This year, my school has become part of the Texas Literacy Initiative. This is a grant that helps support literacy efforts from ages 0 -18. The focus for 2013-2014 is vocabulary instruction. Our at-risk students come to school with a significantly lower vocabulary knowledge-base than students from other family backgrounds. If we want out students to make it to college (or simply get by in a future workplace), it is imperative that we find effective ways to provide vocabulary instruction.
I am serving as a pseudo-instructional coach for my school regarding this grant. I have already had the opportunity to attend professional development with state representatives that I am bringing back to my campus for my students and colleagues.
This week, I incorporated the TLI vocabulary routine into my classroom instruction. In the professional development sessions, the routine seemed extremely time-consuming and very dorky. Boy, was I wrong on both counts. The entire routine took no more than ten minutes, and it only lasted that long because the students were so engrossed in what we were doing.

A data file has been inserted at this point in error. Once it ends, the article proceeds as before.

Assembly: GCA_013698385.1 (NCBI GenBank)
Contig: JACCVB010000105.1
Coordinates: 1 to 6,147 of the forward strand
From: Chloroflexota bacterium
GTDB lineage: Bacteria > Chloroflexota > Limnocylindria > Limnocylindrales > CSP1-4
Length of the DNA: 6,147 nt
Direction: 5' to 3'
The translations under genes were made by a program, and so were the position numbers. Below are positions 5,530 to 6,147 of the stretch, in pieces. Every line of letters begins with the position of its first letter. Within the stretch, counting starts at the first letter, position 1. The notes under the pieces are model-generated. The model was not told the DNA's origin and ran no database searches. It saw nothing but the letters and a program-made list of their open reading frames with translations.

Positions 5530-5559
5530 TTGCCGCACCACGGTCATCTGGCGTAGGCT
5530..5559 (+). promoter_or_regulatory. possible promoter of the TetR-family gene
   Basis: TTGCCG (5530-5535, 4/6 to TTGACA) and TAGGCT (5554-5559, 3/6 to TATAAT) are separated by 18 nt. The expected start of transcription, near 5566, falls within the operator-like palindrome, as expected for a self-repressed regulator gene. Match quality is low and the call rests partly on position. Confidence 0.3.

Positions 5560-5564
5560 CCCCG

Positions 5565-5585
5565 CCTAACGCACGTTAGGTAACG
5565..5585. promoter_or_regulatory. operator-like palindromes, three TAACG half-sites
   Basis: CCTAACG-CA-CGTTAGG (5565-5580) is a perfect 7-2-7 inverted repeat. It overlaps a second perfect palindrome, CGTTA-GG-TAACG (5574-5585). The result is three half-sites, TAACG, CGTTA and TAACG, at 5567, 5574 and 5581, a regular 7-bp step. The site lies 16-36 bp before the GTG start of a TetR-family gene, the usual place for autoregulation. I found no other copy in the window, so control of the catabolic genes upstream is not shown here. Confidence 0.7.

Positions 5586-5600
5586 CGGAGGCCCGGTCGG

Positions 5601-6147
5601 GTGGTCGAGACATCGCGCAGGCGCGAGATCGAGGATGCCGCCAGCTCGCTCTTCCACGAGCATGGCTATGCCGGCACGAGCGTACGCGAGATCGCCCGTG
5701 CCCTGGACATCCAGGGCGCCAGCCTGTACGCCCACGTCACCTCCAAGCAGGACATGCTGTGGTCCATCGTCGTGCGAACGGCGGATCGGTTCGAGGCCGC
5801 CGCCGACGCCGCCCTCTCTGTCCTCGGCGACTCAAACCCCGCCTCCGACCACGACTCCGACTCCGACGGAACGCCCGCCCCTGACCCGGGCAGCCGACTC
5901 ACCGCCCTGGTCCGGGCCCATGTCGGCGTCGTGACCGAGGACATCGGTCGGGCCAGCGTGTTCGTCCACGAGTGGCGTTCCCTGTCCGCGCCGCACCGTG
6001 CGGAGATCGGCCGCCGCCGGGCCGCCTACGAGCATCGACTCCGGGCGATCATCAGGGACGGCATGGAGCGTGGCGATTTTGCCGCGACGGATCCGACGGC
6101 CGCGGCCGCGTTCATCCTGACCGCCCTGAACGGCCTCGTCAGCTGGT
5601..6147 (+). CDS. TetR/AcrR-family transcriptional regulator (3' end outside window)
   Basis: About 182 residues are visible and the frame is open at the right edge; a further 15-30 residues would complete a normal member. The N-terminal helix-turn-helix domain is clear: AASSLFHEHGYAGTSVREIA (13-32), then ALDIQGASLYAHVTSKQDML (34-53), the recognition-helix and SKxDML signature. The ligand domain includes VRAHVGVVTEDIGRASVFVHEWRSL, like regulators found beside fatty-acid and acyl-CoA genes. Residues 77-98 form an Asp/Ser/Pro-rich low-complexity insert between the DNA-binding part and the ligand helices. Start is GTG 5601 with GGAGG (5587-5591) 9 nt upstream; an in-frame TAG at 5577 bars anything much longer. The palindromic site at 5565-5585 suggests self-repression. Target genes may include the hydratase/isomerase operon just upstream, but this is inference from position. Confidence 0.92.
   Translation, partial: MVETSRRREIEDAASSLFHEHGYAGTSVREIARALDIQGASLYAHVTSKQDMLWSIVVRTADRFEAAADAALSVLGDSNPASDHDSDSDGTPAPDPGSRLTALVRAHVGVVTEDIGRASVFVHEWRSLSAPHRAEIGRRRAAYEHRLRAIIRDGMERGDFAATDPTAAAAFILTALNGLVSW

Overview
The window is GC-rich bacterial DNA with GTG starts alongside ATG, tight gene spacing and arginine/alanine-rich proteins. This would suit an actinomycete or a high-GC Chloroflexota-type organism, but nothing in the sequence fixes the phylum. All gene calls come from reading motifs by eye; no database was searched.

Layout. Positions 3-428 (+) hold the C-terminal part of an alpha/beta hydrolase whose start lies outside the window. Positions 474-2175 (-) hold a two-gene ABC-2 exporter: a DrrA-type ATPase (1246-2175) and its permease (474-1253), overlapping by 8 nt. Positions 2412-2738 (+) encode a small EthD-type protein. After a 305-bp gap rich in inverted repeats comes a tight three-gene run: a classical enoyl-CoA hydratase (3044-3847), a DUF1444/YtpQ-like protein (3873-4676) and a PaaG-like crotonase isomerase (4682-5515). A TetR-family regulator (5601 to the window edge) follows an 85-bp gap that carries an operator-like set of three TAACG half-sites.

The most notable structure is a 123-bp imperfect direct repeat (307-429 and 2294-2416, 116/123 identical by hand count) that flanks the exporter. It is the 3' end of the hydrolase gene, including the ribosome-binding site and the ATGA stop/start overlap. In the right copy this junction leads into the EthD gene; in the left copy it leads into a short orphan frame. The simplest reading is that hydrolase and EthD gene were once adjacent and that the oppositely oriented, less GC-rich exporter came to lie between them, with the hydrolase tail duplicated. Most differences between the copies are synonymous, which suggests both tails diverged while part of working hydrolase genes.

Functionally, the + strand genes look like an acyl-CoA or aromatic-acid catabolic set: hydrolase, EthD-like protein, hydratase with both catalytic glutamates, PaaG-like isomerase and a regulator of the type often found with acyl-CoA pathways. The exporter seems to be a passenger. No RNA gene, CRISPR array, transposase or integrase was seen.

I conducted the vocabulary routine with the word gripes to accompany a news article. The first group I completed the lesson with was my Pre-AP students. I thought for sure that my group of 29 was going to hate this activity. Wrong! By the time we finished, one of my girls called me over and said, "Are we going to do more words this way? This was fun!" Out of all my students, she was one of the last I expected to hear this from.
My favorite experience was with my co-teach class, a combination of special education and academic students. My co-teacher and I struggled to pull in the reigns with this group. Not only were they fully engaged with the routine, but they managed to turn it into a song. My classroom was full of singing, dancing, and clapping. How is that for vocabulary instruction?
I honestly thought most kids would know this word, but a quick show of hands throughout all my classes showed the contradictory. I think it is incredibly important to point that out because we often assume that our students know more than they actually do. I am working hard to break that mindset, and this vocabulary routine has provided me with an entertaining avenue to break through to my students.